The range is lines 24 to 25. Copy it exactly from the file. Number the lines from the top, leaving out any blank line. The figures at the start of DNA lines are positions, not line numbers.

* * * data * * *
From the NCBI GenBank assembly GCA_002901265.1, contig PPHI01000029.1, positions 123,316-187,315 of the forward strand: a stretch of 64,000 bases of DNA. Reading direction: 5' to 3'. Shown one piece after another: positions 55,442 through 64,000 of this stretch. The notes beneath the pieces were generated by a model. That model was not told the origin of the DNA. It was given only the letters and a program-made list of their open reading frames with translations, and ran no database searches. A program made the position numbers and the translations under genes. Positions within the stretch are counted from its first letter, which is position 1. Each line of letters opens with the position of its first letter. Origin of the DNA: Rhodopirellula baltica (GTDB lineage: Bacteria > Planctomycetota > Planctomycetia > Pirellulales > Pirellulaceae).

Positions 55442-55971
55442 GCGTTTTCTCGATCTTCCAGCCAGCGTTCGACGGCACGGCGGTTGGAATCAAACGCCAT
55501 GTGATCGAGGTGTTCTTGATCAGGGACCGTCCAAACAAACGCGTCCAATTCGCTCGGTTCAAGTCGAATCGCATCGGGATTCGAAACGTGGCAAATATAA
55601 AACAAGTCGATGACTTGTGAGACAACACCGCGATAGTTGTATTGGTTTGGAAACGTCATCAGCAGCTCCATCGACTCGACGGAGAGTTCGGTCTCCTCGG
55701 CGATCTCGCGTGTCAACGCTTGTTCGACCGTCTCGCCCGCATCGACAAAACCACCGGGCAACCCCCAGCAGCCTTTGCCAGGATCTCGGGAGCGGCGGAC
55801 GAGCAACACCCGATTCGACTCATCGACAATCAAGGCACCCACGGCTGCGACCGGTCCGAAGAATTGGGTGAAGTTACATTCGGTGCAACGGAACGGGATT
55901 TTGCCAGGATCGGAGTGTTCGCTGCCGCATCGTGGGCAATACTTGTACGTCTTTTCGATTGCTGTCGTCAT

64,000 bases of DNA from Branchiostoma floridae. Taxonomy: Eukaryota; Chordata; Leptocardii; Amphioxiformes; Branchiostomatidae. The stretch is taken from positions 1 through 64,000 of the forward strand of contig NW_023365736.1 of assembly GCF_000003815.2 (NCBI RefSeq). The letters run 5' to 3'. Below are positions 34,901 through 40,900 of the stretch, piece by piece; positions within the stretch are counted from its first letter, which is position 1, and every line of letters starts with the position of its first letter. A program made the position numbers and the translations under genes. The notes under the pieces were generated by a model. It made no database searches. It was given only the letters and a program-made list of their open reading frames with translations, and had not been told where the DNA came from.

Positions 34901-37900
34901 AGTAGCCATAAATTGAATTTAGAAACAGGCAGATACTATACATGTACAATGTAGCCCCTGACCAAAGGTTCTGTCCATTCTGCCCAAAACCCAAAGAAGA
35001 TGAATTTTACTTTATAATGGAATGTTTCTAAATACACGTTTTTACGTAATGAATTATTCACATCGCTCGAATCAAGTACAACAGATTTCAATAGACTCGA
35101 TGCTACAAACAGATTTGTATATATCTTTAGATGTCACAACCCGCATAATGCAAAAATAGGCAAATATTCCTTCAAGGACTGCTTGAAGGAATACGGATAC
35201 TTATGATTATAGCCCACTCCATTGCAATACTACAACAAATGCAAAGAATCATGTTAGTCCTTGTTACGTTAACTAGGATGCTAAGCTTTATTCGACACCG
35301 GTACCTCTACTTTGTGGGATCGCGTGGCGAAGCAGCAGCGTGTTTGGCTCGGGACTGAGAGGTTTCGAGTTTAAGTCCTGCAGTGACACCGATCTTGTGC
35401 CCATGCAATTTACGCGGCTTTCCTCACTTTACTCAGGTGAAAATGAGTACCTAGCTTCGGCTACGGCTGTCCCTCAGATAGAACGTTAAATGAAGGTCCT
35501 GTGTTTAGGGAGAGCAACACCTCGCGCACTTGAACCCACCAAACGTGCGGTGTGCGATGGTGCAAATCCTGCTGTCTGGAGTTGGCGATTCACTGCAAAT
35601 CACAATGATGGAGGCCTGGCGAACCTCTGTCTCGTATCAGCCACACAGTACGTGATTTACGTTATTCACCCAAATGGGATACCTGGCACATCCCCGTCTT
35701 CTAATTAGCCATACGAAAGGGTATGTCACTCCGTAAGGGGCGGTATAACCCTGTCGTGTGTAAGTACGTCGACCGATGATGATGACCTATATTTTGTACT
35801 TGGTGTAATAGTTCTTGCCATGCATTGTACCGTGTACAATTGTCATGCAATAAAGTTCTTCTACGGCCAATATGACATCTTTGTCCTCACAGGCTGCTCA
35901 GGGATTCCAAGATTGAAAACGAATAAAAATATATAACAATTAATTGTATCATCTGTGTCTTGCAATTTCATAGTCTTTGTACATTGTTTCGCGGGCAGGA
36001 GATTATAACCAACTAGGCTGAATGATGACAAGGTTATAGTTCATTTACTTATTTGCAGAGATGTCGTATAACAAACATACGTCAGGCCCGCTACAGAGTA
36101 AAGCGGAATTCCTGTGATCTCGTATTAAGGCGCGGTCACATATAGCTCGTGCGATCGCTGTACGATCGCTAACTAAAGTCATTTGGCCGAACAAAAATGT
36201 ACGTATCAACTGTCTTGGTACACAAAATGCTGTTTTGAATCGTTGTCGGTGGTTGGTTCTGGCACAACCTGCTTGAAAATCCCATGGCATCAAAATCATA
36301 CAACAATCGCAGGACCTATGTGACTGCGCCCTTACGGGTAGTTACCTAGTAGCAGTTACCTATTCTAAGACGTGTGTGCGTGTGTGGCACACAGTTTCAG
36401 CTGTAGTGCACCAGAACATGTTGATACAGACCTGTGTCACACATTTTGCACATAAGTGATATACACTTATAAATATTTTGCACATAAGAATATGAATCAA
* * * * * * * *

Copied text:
36201 ACGTATCAACTGTCTTGGTACACAAAATGCTGTTTTGAATCGTTGTCGGTGGTTGGTTCTGGCACAACCTGCTTGAAAATCCCATGGCATCAAAATCATA
36301 CAACAATCGCAGGACCTATGTGACTGCGCCCTTACGGGTAGTTACCTAGTAGCAGTTACCTATTCTAAGACGTGTGTGCGTGTGTGGCACACAGTTTCAG